Conflict of interest: none
Cancer survival and prevalence in Australia: Period estimates from 1982 to 2010
Article first published online: 19 FEB 2013
© 2013 Wiley Publishing Asia Pty Ltd
Asia-Pacific Journal of Clinical Oncology
Volume 9, Issue 1, pages 29–39, March 2013
How to Cite
Australian Institute of Health and Welfare (2013), Cancer survival and prevalence in Australia: Period estimates from 1982 to 2010. Asia-Pacific Journal of Clinical Oncology, 9: 29–39. doi: 10.1111/ajco.12062
- Issue published online: 19 FEB 2013
- Article first published online: 19 FEB 2013
- Manuscript Accepted: 30 DEC 2012
- epidemiological monitoring;
- survival analysis
The Australian Institute of Health and Welfare (AIHW) is a major national agency established by the Australian government to provide reliable, regular and relevant information and statistics on Australia's health and welfare. The AIHW publishes updated information on survival and prevalence of cancer in Australia on a regular basis.
The latest national survival and prevalence statistics for cancer in Australia from 1982 to 2010 are presented. The period method is used in survival calculations. Limited duration prevalence by sex and 5-year relative survival by age, sex, remoteness from major centers and socioeconomic status are examined in detail for all cancers combined as well as for selected cancers. National conditional survival statistics are also presented.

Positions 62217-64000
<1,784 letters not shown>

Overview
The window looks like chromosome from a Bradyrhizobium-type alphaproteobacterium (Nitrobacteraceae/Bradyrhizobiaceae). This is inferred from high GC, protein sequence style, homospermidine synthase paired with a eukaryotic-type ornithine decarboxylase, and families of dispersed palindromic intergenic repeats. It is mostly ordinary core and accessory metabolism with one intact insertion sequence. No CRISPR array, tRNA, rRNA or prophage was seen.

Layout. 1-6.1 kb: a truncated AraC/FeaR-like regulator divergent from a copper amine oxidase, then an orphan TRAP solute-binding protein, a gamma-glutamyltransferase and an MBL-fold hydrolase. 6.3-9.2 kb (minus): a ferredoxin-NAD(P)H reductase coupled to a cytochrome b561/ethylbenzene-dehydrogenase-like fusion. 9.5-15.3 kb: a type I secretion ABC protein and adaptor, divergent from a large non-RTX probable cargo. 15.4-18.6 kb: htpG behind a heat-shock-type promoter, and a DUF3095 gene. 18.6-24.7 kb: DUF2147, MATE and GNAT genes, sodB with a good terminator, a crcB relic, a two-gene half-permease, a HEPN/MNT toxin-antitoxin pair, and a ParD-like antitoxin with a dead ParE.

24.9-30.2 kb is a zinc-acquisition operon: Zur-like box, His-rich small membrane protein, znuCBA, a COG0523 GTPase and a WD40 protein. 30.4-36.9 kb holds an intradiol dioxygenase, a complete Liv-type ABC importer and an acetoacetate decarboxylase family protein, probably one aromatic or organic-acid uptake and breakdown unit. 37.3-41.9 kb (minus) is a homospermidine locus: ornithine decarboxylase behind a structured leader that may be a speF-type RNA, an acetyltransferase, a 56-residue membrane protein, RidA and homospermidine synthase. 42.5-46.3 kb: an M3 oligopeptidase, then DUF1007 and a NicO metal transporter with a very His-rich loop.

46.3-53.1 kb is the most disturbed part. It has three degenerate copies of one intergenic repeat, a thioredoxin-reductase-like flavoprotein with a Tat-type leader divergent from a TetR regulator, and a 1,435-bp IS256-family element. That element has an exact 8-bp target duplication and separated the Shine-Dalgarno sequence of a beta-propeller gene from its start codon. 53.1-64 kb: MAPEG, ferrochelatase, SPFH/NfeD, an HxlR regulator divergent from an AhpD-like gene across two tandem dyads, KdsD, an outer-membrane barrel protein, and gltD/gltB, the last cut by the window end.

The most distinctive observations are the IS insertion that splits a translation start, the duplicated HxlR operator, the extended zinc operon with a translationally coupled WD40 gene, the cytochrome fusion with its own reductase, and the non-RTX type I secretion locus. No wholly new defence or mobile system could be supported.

Five-year survival from all cancers combined increased from 47% in the period 1982–1987 to 66% in 2006–2010. Over the same period, prostate cancer, kidney cancer and non-Hodgkin's lymphoma had the largest increases in 5-year survival, while many of the cancers that already had a low survival in 1982–1987 (such as mesothelioma and pancreatic cancer) showed only small increases. For those who have already survived 5 years past their cancer diagnosis, their survival prospects for the next 5 years were more than 90% for all cancers combined. At the end of 2007 there were 774 700 Australians, or 3.6% of the population, living with a diagnosis of cancer in the previous 26 years. The prevalence was particularly high for breast cancer, melanoma of the skin, prostate cancer and bowel cancer.